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U. S. SECRETARY OF WAR FINDS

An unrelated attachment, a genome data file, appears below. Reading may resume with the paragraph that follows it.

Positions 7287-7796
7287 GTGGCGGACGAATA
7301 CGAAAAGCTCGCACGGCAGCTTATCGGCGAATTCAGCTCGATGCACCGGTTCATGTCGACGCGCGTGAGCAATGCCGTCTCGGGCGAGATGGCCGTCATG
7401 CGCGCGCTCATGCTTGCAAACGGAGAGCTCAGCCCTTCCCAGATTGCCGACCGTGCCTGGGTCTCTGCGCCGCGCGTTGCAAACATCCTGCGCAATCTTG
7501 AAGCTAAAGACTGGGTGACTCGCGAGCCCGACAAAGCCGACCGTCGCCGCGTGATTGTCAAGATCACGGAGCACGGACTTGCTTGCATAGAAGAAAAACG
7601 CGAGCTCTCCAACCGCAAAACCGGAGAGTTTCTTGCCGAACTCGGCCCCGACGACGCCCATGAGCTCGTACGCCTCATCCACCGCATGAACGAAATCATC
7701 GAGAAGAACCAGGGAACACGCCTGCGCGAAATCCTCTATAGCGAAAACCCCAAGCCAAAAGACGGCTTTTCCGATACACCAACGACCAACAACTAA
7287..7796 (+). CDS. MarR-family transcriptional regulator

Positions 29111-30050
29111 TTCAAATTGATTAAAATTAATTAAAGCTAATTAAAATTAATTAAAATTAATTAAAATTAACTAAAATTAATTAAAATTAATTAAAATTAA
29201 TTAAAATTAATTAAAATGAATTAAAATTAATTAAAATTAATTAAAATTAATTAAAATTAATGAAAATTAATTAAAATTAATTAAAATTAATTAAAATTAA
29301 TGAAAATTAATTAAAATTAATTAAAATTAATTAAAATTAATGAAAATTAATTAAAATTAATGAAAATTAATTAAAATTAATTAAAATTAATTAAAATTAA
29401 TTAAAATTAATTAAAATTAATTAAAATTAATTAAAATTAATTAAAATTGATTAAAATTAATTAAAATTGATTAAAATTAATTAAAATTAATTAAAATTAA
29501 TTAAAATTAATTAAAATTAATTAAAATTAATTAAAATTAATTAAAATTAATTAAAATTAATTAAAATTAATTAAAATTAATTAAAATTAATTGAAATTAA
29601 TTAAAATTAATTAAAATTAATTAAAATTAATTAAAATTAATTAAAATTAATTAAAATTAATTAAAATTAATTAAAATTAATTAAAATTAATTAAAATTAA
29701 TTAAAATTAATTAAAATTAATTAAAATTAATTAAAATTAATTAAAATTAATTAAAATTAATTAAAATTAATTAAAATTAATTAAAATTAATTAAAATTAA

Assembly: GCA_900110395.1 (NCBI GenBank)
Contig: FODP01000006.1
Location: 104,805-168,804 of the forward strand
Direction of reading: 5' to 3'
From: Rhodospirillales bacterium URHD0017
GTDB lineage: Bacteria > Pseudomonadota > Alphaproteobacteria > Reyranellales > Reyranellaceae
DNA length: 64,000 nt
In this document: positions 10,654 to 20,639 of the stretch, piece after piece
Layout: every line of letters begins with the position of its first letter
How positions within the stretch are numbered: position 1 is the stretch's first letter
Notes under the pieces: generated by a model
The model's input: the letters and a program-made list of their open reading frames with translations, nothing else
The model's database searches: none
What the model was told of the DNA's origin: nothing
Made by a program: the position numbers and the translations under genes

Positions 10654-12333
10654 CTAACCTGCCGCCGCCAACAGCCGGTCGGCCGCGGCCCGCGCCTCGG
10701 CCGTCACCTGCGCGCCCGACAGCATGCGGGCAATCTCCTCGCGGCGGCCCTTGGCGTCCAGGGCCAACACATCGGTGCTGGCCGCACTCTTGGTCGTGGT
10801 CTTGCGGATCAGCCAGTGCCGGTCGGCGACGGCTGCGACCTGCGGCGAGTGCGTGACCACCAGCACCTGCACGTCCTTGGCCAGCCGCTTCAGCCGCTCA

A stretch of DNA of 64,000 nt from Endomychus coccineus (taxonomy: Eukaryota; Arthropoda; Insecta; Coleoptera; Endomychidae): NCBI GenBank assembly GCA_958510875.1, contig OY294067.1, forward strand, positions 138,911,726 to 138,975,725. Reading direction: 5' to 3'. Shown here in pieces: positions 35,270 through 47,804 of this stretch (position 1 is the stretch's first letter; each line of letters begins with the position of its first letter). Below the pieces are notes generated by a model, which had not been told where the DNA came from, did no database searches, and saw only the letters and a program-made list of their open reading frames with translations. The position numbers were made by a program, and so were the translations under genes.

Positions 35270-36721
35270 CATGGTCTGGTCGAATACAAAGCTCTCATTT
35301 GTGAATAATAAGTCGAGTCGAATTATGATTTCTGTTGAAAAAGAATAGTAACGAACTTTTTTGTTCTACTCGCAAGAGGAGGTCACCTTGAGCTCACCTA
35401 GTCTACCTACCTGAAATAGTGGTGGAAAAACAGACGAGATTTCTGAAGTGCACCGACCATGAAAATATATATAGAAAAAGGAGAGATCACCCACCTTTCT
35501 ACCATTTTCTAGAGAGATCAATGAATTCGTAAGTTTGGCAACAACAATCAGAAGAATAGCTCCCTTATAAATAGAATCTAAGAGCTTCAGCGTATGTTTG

PACKS OF SOLDIERS ARE HEAVY LONDON, Oct. 26. — Enlisted men of the American army grinned sympathetically as they watched the American secretary of war, Newton D. Baker, trudging back and forth carrying the heavy pack of the American soldier on his back when he visited a camp of American sol diers in the Winchester district while in England. The men were adjusting their cumbersome kits when the secretary arrived at the camp. “I would like to try one of them,” said the secretary to the sergeant. The lord mayor of Winchester, the camp commandant and a group of soldiers all gathered about as Mr. Baker lifted the pack and ad justed it to his shoulders. Then he trudged back and forth two or three times carrying the 70-pound load while a pair of heavy hob nailed trench hoots, swinging from the bottom of the kit, banged against his legs. “It’s heavy, alright,” he com mented as he unburdened himself, “but not as heavy as the French- | man’s pack. I tried one of them on a few days ago and it gave me an additional respect for the Frenchman as a soldier.” The secretary made himself at home and was friendly with the soldiers. Everywhere he carried his pipe and several times filled it j from some soldier’s pouch as be ; engaged in a casual chat with the | men. “The whole country is be hind you with everything it pos sesses,” was one of his frequent messages to the fighting men. In the Red Cross hospitals the secre | tary went through the wards and I had a few cheery words for each of i the patients. II. $. $. CAROLA NEVER 10 BE LAUNCHED AMERICAN NAVAL BASE IN FRANCE, Oct. 26. — The “United States ship Carola,” a craft that never went to sea and never will, a “vessel” with stone walls, under ground dungeons, 20 miles of tun nels and a vast bulk of masonry an chored to mother earth, is one of the sights at this port. It is a massive castle standing at the water’s edge that bears this strange name. It is an ancient chateau, built 600 years ago, in the thirteenth century, and one of the marvels of Gothic architectural construction. It is used now as the United States naval barracks and, being put to naval uses, it was given a naval christening as the U. S. S. Carola. The way this castle came to be named as a United States warship was this: The United States Carola is in reality, a ..small steam yacht, used during the Spanish wars. It is rather out of date and was tied up to the castle wall. Here it became very useful in making out requisi tions and supplies needed in he castle. To make a requisition for a castle would seem quite irregular. And so everything was requisitioned for the United States Carola, and in that way the castle got its equip ment without disturbing any for malities. LAS VEGAS BOY HONORED EAST LAS VEGAS, N .M., Oct. 24. — An unusual recognition has been awarded a soldier front East Las Vegas, Lieutenant Leonard Hos kins, who died on the battle front in France. A battery of 12-inch guns at Fort Crockett, Texas, has been named Battery Leonard Hos kins in honor of the lieutenant. The battery was christened by the secretary of war. Lieutenant Hos kins was a member of the coast ar tillery corps. He is buried some where in Lorraine. General Persh ing awarded him posthumous honor in a citation. FISH LAKE VALLEY RESIDENTS ARE ENTERTAINED Goldfield endeavored on Saturday ; evening to repay the people of Fish | Lake valley for the evidences of hospitality extended to the people of Goldfield on many occasions in the past. The ranchers from the valley were entertained at a dinner at the Goldfield hotel at which more than seventy people were seat ed. From the hotel the company proceeded to the Lyric theater and after the entertainment there par ticipated in a dance in Elks' hall which continued until 4:30 in the j morning. Among the visitors were the fam ilies of Alex and Emanuel Molini, David Patterson, D. H. McNett and Bradford Dean from Fish Lake val j ley and Mr. and Mrs. Harlan Acree, | Mr. and Mrs. A. E. Parker and Mr. land Mrs. Ben F. Farrington of Sil ■ ver Peak. - Refreshments prepared by the la ! dies of Goldfield who had visited J Fish Lake were served in the club ; rooms. An unusual feature of the > dance was the compulsory wearing jf the “Flu” masks, which gave novelty to the affair, along with some inconvenience, but everybody treated the matter as a wise precau tion. During intermission in the dance ; Mrs. Theo entertained the company | with two vocal selections, including | the Marseillaise, and Jack Aylward, i always a popular favorite, contrib uted several entertaining numbers tr^m his inexhaustible repertoire. Everybody had a good time and every effort was made to have the good people from Fish Lake valley, who have on so many occasions opened their homes to the people of Goldfield feel that there is al ways a place for them here and a warm welcome. LOCATION NOTICES, I'llOOF OF LAItOK, And all mining blanks for sale I Ilie Tribune Stationery Store Favorite Weapon of Rnmian Rebels Is lletter Understood Than Rifle ______ i KMPIjOYKH IX GOVERNMENT OFFICES PRETEND TO WORK E m|M‘ror Nicholas and Kerensky Government Sueeumbed to Weapon Used Now MOSCOW, Oct. 26. — Sabotage is the favorite weapon of the Rus sian. He uses it more effectively than the rifle end understands it better. It was sabotage which overthrew Emperor Nicholas. The Kerensky provisional government succumbed to sabotage. In neither case was there an extensive military charac ter to the movement which gave Russia a new government. And now the weapon which the liolsheviki and their supporters of the extreme left used on previous governments has been turned against them. In the food situa tion. on the railways, in various government bureaus, in public serv ice organizations of all sorts, among bankers, business and professional men, and even among peasants the government encounters hindrances and obstruction of a type which can not be punished and stamped out. Commissioner Tsurupa, who is in charge of the national food supply, recently stated in a speech that 1500 persons in his department alone had retained positions for months and pretended to work, when they were in reality doing all they could to hinder the food ad ministration. Trotzky, Ivenine and other Bol shevik speakers and agitators have made the most of the sabotage di rected against them by loudly pro claiming in all sections of Russia that the disorder they inherited from the Kerensky regime and the opposition directed against them by enemies within the government, as well as outside, has prevented the soviet republic from bettering the food situation and getting com merce and industry back into nor mal channels. This view was accepted by the la boring masses very generally for some time, but after eight months of the Bolshevik republic it is ap parent that the laboring men are no longer willing to accept abuse of various anti-Bolshevik factions as a complete excuse for the deplorable lack of food. The loss of the Ukraine grain supply and the cutting off of the Siberian wheat stores by the Czecho slovaks stand forth so plainly that the dullest workman reads the handwriting on the wall. Without grain fields he under funds there cannot be grain. And the promise of bread through grain crusades made by armed forces do not impress him when he realizes that the portion of Russia remain ing within the jurisdiction of the soviet republic does not contain enough grain to feed the republic’s population, even if every bushel were under government control and carefully distributed. WORKERS’ DORMITORIES ON WASHINGTON’S PIA7A Wartime necessities in Washington have halted the plaza development by which the space between the Union sia <on and the capitol was to have been converted into a beautiful park. Dormitories for government workers are belu j •lit on the entire space. It is one of many housing projects under way to relieve an almost unbelievable congestlor THE LITTLE LADY By JACK LAWTON. (Copyright, 1818, by Wwrtero Newspaper I nlon.i That Is what the people of Farms dale culled her, speculating as to her , choice of their village ns a place of habitation. With some, the words had j an affectionate sound, but there were others who omitted the “little" and spoke of her with sarcasm. The appropriateness of the title, however, could not be disputed. \ "Little lady” was the new inmate of | the old Parsons place. Fartnsdale young people were accus tomed to labor in homes and factory,1 theirs the problem of living. But the great old Parsons plnce was opened, ; muslin curtains showing behind gleum- . lng windows. The tangled garden was coaxed into order, the town boy i scouts spending their spare time in the effort. Happily the little lady directed them and repaid their labors. , “What’s she here for anyway?” they ; said, and “How is she going to spend her time?” But the little Indy only hummed her tunes, bending idly over the sundial. A young officer home from camp was tempted to turn in at the gateway to ask for a drink from the fountnin; the day was hot. One does not realize in tnis peace ful sotting,” he said, the suffering. the privation that others are enduring across the water. War seems very un real and far away, yet it is there.” The eyes of the little lady were sym pathetic. “Yes,” she agreed, but she stopped as she spoke, to train a rose about the sundial. The official frowned as he went on his way. She hud been much, too much, in his thoughts, since they had pointed her out to him, the beautiful stranger who had leased the old Par sons place. Why should he sit In judg ment upon her. If she chose to re main carefree in times of seriousness and self-denial, what was thut to him? ▲ girl stood just outside the en trance looking into the garden; she was one of the girls from t.»e factory and her face looked wan ai^d tired. "I was waitin’ for you,” she told the soldier; “I wanted to usk about Jim. When do you go over to France?” “That we cannot tell, Josle,” the of ficer replied. “But your brother is feeling fine. You are a brave girl to spare him for your country.” “The doctor thought I wouldn't be strong enough to keep on at the fac tory through the summer," the girl said, “but I reckon I wouldn't try to hold Jim back ’cause of that.” She motioned wearily toward the white-clad figure by the fountain. “Pretty soft, to be like her!” said Josie. And as the soldier went qn down the path he paused to greet a pale woman In a wheel chair. Her tall hus band propelled the chair and his tense face brightened eagerly at sight of the soldier’s uniform. “When are you going back to camp?” he asked, and when upon some pretense the wife had sent her hus band away she raised patient eyes to the officer’s face. “It’s so hard for him not to be able to go,” she suld. "If it hadn’t been for the accident to my hip he might have gone with the rest. I think Bert feels tied to this chair with a ball and chain. But if I am better, as the doctor prom ises, next year— “You are the kind,. Nell!” the soldier exclaimed, and he pressed her hand. Yes, she was “the kind.” Old Henry was glad to see him. He asked, as he made way on the porch stone, If Jed’s boat had got over safe; Jed hadn’t written yet. “And if ’twa’n’t for Mattie here,” he went on, beckoning an old neighbor from the next cottage, “her boy Ben would a-been in the fight too. Mattie’s lame ness held Ben back.” “If I could only get along alone,” said the old woman regretfully. “But I can’t,” she added and sighed. Yes, there were those In this fair country also who realized the neces sity of sacrifice. As the officer strode on his way he thought about these famlllnr people of his boyhood, anxious In the time of need to do their best. Across his memory flashed a vision of the little lady, but he banished the picture with firm-pressed lips. There would be one more visit to the town before sailing; when he came again he would avoid the road which led past the great house, so he told him self ; but that was the very road which he chose. The grounds had been culti vated wonderfully he noticed, and in the background worked a man’s bent figure; “she” was not lingering near the fountain. The fact brought unac countable disappointment. But toward him, down a winding pathway came Josie—Josie, brown, radiant, wheeling an invalid chair and in the chair was Bert’s wife. The color came and went in her face when she saw the soldier. “Come in.” she called, “and let us tell you about it.” “The little lady has befriended us all,” she answered his questioning gaze. “It was what she had planned, she says, to make It possible, perhaps, for one or two men to serve their country who otherwise must have re mained at home. Bert has gone and Mattie’s son too. Josle helps old Henry here with the vegetable garden, while I prepare things for Mattie to cook. Soon we will be a self-support ing family.” “Here comes our little lady now," whispered Josle, and the tenderness of her tone found answer In the light of the soldier’s welcoming eyes. GERMAN PAPER WANTS NO BUYING FROM UNITED STATES AFTER WAR AMSTERDAM, Oct. 26. — “No1 buying from America if it can pos sibly be avoided,” must be the Ger man watchword after the war. is the assertion of the Rhenish West phalian Gazette, an important Ger man industrial organ. The rea son given by the paper is that, be fore the war, the balance of trade between the United States and Ger many was against Germany to the extent of nearly 1,000,000,000 marks a year. Germany imported from the Unit ed States goods to the value of 1 , 711,000,000 marks, while German exportB to the United States amounted to 713,000,000 marks. Dividends on German holdings of American securities, in addition, helped to pay the bill for goods bought in America. “How could we possible meet a still further increased debit bal ance?” asks the paper in despair. "We had to realize our American securities to pay for raw materials while the i'nited States was still neutral to meet demurrage on our ships held in American ports.” The conclusions seem inevitable to the Gazette that Germany must so curtail her cotton and copper im ports from the United States that they do not exceed, or only slightly exceed, her own. exports of fertiliz ers, dyes, chemicals, etc. The rest of Germany’s erstwhile imports from America, it says, can and must be stricken off the list. “Our imports of American agri cultural machinery must cease,” says the writer. The openings of fered in Russia. Rumania and the Halkans are so great that we must | push our ow n machinery there with all our might.” ORDINANCE MAKES MASK WEARING COMPULSORY The board of county commission ers today passed an ordinance re quiring the wearing of influenza masks everywhere where two or more persons are liable to congre gate. The ordinance became ef fective today. Persons violating it will be arrested and tried on a misdemeanor charge. In general, the ordinance means that masks must be worn on the streets, in bus iness houses and in homes and vio lations will be severely punished. Three cases of Spanish influenza in Tonopali have been reported to Dr. C. J. Richards, Nye county health officer, and steps are being taken to combat the disease. The Tonopah c hapter of the Red Cross is starting to make enough masks to supply everyone in the town. The following are some of the in structions issued to school children here this morning: Avoid the person who coughs or sneezes, make full use of all avail able sunshine, keep out of crowded places, eat good, clean food; if ill, no matter how slightly, be attend ed by a physician. The epidemic is subsiding in many parts of the country and has subsided to such an extent in army camps that military plans will not be delayed further. It is felt here that the wearing of masks before cases of influenza have appeared may keep it from the town entirely, or greatly lessen the number of cases. Fire Chief Murphy said this I morning: “A few years ago we had ! the laugh on the dogs and now the dogs have the laugh on us.” Even some of the dogs have been provided with masks by their small boy owners and at the dance Satur day evening even the elks’s head in the hall was provided with a mask. The masks have proved the most popular thing for the enter tainment of the small boys and they delight in them, as it recalls, at least to this extent, the days of i Jesse James and Deadwood Dick. I___ NO “KM'” IN GOM>KIBM» A report gained circulation last evening that there were four cases of influenza at the Grimshaw hotel, but nobody has been able to trace the rumor to its source. An in quiry deevloped the fact that there is nobody ill at the Grimshaw. GOLDFIELD =MINES= and mining operations in all other Southern Nevada Mining Districts auk COVERED iN DETAIL 111 ARTICLES APPEARING IN THE Goldfield News and Weekly Tribune Tl*e ( .oldfield district is among the foremost produc ers of gold in the country and i»s lower-grade ores remain practically untouched. Deep mining is now in progress and developments of the greatest importance are presaged for the near future. The “News” will keep its readers in close touch with the important work now being carried forward. Mining activities in the following Southern Nevada districts are covered in detail by the Goldfield News and Weekly Tribune: Divide Hulllro(| (■old Mountain Silver Peak (■old Keel' Cactus Candelaria Pioneer Klondike Slimier Death Valley Cuprite Lone Mountain Coeomonga Hornsilver Lida Antelope Johnnie Ml Jackson Tolielia Aiimi'a Developments or discoveries in new districts receive prompt attention and are analyzed on their merits. Oper ations of the Goldfield and Southern Nevada companies are reviewed in a thorough manner and all statements are based upon authentic reports. The Goldfield News cov ers a wider field than any other mining publication in Nevada and has facilities that enable it to give its read ers a complete and reliable news service. Mine develop ments of the utmost importance are expected to result from new operations at great depth and persons who are interested in mining will do w-ell to subscribe at once.